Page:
Too ironic, right, if I just end up saying that he is the wrong kind of homosexual? Fair enough. But not so fast. In private life I might shrug him off and fail miserably in Christian charity, while he is an upstanding member of the Episcopal Church. Really, to each their own and it takes all kinds to make a world. A common-sense response to the real diversity of sexual and political persuasions is fine, except that Buttigieg is not, in fact, the boy next door or the person making his own path through territory that can still be treacherous for many lesbians, gay men, transgender people, and queers of all kinds. He is a gay public figure fifty years after the Stonewall Rebellion, and twenty years into the twenty-first century.
Buttigieg’s notion of health care reform gives a wonky gloss to a retrograde proposal. His slogan is “Medicare for All Who Want It,” though his policy allows health insurance companies to continue putting corporate profit above public health. Physicians for a National Health Program (PNHP) is a health care reform group with a different view. Their mission is not the abolition of all private health options, but instead the creation of a single payer improved Medicare for all program that would provide a high standard of care at lower prices and with better health outcomes. In this sense, Medicare for all would be the public health equivalent of Social Security, so that health services become a matter of social solidarity.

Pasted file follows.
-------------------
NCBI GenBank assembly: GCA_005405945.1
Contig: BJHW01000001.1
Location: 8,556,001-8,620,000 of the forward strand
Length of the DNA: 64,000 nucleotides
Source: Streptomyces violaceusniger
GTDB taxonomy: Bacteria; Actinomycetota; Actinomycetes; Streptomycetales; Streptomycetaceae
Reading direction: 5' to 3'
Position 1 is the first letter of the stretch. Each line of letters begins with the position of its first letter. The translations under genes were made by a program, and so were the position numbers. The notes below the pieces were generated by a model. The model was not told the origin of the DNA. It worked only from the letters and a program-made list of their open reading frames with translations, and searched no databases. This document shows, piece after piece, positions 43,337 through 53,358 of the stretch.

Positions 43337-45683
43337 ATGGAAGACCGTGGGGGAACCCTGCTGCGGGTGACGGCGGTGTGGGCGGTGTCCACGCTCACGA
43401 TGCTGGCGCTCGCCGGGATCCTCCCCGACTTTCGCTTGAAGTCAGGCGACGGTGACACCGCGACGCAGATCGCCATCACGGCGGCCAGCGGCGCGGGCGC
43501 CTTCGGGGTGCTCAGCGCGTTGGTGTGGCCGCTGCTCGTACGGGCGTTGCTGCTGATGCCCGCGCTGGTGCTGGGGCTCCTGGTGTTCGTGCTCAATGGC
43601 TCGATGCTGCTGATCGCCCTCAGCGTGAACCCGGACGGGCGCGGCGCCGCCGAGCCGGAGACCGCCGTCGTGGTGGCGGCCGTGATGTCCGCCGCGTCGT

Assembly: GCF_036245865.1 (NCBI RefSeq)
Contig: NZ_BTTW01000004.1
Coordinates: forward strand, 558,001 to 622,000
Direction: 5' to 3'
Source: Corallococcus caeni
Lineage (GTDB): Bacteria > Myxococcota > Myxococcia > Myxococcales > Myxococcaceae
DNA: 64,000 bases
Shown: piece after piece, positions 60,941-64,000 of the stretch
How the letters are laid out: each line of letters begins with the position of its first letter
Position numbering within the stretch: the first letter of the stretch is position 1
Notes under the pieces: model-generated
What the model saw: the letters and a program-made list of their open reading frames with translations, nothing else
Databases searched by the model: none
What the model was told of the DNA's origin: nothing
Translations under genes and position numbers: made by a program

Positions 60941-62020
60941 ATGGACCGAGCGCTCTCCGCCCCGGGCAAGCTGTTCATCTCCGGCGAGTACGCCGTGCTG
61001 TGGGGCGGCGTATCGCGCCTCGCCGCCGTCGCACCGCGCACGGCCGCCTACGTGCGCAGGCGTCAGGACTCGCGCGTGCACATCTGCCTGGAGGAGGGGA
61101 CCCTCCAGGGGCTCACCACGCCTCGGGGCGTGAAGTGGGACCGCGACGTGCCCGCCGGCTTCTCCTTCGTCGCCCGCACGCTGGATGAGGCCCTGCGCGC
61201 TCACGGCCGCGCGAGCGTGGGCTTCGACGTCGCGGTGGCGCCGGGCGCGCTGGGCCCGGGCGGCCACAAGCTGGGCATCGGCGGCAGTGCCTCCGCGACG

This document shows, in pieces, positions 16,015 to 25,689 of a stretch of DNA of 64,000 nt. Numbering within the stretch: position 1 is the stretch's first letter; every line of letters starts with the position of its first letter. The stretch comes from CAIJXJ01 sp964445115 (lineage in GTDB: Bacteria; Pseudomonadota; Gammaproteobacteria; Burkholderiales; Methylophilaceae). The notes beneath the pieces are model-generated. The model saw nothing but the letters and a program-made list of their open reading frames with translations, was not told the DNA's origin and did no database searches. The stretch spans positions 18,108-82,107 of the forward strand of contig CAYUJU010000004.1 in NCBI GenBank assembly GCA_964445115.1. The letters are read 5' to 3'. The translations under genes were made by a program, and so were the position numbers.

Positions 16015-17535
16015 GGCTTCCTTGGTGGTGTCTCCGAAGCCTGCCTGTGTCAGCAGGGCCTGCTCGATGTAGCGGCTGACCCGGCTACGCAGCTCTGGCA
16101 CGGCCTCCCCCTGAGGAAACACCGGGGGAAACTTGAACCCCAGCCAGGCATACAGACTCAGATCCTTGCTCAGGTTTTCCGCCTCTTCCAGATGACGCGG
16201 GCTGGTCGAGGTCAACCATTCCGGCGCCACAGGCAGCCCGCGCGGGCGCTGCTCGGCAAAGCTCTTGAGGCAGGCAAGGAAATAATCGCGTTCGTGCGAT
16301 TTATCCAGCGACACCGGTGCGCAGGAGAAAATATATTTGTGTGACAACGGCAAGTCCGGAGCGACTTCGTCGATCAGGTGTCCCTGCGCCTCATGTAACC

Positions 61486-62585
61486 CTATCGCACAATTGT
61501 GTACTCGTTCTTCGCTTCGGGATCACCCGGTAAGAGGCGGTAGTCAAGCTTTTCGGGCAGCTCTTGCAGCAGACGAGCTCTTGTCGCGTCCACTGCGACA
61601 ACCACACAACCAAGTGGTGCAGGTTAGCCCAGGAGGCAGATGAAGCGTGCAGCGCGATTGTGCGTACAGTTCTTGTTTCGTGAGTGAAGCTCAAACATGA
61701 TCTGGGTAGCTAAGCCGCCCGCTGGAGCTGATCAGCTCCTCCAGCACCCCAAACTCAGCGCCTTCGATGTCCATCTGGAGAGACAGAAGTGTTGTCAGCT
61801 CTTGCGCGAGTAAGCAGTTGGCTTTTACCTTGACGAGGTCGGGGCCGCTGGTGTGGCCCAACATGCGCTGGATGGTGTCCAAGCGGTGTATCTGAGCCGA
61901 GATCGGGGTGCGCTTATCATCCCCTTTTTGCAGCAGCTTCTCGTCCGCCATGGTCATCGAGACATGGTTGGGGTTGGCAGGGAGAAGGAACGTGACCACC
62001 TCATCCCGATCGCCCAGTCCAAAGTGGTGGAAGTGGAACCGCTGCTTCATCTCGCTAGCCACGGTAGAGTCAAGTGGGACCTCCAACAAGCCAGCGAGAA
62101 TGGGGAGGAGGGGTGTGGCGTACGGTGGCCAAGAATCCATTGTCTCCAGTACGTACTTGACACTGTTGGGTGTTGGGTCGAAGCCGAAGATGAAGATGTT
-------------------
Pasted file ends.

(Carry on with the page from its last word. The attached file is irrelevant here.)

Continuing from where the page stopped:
In December of 2019, Buttigieg received over 200 endorsements from “foreign policy and national security professionals,” not unusual for a presidential candidate, including some former high-ranking CIA officials and national security professionals. More unusual were reports at the same time that the Buttigieg campaign had paid the highest sum among Democratic presidential candidates, nearly $600,000, to a military contractor for campaign security. In 2014, Buttigieg was deployed as a U.S. Navy Reserve intelligence officer to Afghanistan, which he often mentions on the campaign trail. Buttigieg rarely mentions other trips to Afghanistan and Iraq years before his military deployment, when he worked from 2007 to 2010 as a civilian contractor for McKinsey & Company, a global consulting firm, after post-graduate studies at Oxford.
Buttigieg delivers nostrums and banalities with some of the same cadences of Barack Obama, and likewise hopes to leap over more entitled and experienced career politicians in his quest for the White House. But Obama was just a much better performance artist, and uncannily gifted in convincing voters of his sincerity. Buttigieg radiates an equal ambition, but he is drastically less adept at communicating across American racial fractures. Since those fractures also run through the foundation of a class divided country, Buttigieg’s campaign is unlikely to break out of a limited charmed circle.
Position is perspective, of course, and at a conservative Christian website titled The Resurgent, the beliefs and public statements of Buttigieg have been scrutinized by Erick Erickson, who wrote: “He has married another man, which runs contrary to scripture, and he not only thinks it is not sin, but thinks God made him that way, all of which is contrary to Christian orthodoxy.” The Episcopal Church is near schism over the issue of gay marriage, but Buttigieg has made his peace in the pews. Even as he has made his peace with the social gospel of the corporate state, including a capitalist command economy and the kind of imperialism the British ruling class once called the Great Game before, during, and after the First World War.